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According to the census of 2011, the ratio of women to men in India is 940 females per 1000 males. In fact, a new study conducted by the Ministry of Statistics and programme implementation reveals that the ratio in the ‘youth of India’ is going to drop even further in the coming years leading to a projected 898 young women per 1000 young men by 2031.[1] These numbers are a testimony to the harsh reality that although India has been able to establish itself as an emerging economy over the years, the benefits from that growth haven’t been equally distributed between the two genders.

According to some experts, the gap between the number of men and women is mostly due to double counting in case of migrant men who are often mistakenly counted at both the place of origin and the destination. By comparison, women migrate mostly due to marriage or not at all. But the evidence for this explanation is often countered by the prevalence of gender bias which is mainly agreed upon as the central reason.

The inherent gender bias in the society raises its ugly head from the very beginning of a girl’s life. Sex-selective abortions still happen even after putting strict laws in place, and India follows the universal pattern of the higher death rate in male children for just one month. After that, the mortality rate for female children becomes much higher. Interestingly, the overall mortality rate has declined due to government policies but once again, the benefits have not accrued equally to the two genders. Cultural factors ought to be responsible such as female foeticide, neglect of the girl child, preference for sons, poor nutrition, and sanitation, etc.[2]

Another reason often talked about is the high rate of mortality in case of expecting mothers. The maternal mortality rate (MMR) in India is very high for a developing country. MMR was around 200/100000 live births in 2010 as compared to 21 in the US, 12 in the UK, 35 in Sri Lanka and 170 in Nepal. Interestingly, the fact that African countries tend to have higher MMR is often cited as evidence of a negative correlation between MMR and economic development of a nation.[3] According to a WHO report based on World Health Statistics (WHS) of 2017, nearly 45000 women die in India every year due to causes related to childbirth, the primary cause being a loss of excessive blood. This makes up for almost 17% of total maternal deaths all over the world.[4]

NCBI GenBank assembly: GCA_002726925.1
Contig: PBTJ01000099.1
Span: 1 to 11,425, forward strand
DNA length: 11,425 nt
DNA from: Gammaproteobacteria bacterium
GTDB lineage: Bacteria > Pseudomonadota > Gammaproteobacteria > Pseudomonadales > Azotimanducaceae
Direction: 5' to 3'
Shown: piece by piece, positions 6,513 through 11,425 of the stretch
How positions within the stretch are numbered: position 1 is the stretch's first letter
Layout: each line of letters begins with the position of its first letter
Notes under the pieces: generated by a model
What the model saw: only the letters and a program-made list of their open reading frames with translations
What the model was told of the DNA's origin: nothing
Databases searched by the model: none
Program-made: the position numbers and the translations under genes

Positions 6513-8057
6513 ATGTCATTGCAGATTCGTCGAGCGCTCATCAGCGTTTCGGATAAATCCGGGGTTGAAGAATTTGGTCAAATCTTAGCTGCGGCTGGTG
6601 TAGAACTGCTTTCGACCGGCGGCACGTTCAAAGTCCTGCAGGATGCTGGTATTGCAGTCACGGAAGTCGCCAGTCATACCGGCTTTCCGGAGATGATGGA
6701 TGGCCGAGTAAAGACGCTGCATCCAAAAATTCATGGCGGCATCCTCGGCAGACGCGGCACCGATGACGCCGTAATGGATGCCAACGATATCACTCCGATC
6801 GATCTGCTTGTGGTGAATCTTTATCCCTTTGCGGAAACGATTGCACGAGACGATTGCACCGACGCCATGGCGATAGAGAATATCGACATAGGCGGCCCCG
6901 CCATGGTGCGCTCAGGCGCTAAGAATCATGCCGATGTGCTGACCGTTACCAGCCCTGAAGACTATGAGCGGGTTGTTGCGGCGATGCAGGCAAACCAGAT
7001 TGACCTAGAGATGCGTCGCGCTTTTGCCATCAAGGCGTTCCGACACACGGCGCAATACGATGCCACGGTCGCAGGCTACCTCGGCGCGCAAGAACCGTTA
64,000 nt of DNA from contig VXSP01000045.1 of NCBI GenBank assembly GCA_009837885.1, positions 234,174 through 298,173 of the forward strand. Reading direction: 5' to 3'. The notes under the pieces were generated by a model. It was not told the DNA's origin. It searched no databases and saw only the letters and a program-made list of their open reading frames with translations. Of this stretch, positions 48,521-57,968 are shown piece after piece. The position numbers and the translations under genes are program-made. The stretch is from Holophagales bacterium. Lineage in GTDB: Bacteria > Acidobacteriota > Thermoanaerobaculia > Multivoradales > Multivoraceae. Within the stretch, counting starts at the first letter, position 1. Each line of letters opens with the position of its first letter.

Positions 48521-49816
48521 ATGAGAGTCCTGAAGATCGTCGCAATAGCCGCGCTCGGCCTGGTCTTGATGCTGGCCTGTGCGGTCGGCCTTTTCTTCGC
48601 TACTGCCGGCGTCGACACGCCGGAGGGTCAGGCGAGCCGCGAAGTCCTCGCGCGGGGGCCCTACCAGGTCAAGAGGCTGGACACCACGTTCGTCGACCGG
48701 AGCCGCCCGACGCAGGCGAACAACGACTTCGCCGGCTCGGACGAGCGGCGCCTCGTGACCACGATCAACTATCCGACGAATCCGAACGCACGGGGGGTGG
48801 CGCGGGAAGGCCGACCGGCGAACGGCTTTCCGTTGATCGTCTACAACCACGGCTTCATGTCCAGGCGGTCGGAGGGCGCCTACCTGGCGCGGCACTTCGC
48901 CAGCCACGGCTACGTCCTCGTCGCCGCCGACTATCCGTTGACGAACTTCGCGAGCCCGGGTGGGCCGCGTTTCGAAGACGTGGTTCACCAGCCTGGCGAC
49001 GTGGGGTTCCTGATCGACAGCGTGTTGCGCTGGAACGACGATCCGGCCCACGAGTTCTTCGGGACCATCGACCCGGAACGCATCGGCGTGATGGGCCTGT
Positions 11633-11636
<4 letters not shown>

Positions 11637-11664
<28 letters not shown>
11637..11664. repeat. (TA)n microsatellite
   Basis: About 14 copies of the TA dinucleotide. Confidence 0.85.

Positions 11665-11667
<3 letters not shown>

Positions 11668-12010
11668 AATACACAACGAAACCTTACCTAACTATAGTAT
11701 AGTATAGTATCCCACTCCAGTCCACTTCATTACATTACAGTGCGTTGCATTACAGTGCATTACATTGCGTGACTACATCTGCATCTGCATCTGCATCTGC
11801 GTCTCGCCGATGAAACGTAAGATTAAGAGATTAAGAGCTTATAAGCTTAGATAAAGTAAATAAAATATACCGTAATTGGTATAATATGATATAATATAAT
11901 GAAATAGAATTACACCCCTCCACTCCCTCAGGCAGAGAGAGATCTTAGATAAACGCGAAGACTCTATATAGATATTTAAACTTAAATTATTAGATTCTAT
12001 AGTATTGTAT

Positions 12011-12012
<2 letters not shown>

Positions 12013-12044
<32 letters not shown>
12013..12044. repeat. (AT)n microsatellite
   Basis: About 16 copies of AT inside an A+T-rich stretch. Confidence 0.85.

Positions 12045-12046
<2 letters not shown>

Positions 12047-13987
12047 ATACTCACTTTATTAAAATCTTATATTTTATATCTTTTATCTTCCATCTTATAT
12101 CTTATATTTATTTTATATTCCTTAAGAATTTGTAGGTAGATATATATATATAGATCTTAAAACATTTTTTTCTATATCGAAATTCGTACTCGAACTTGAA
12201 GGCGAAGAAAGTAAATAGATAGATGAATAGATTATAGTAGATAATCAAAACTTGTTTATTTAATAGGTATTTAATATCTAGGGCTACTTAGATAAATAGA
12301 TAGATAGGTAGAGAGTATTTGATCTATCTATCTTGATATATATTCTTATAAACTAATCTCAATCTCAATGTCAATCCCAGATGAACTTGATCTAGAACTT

Thus, it is a no-brainer that the wide gap between the number of men and women in India stems from some cultural factors and steps need to take in the right direction to stop this phenomenon in the future. The economic cost of these ‘missing women,’ estimated by the economic survey 2017-18 at 63 million is high enough for everyone to be concerned.[5] The survey found that with increased wealth and income, some human development indicators showed progress such as education and decrease in emotional violence. On the other hand, the sex of the last child was one of the very few indicators that did not seem to have any substantial effect. The preference for a son has made sure that the sex of the last child ratio hasn’t improved at all over the years. Because the sex of the last child is highly skewed towards male, the preference for sons can be proved to be highly embedded in the mindset of the people. In addition to this, the survey also found the number of ‘unwanted girls’ to be 23 million. These are the girls that are alive but aren’t treated well and aren’t given economic opportunities. Their parents do not spend on their education or nutrition and instead, prefer to save that money for marriage dowry. They end up getting married at an early age and unable to participate in the labor force due to lack of skills. These missing women and unwanted girls have a substantial economic cost especially for a developing country like India which can only benefit from a higher and better-qualified workforce.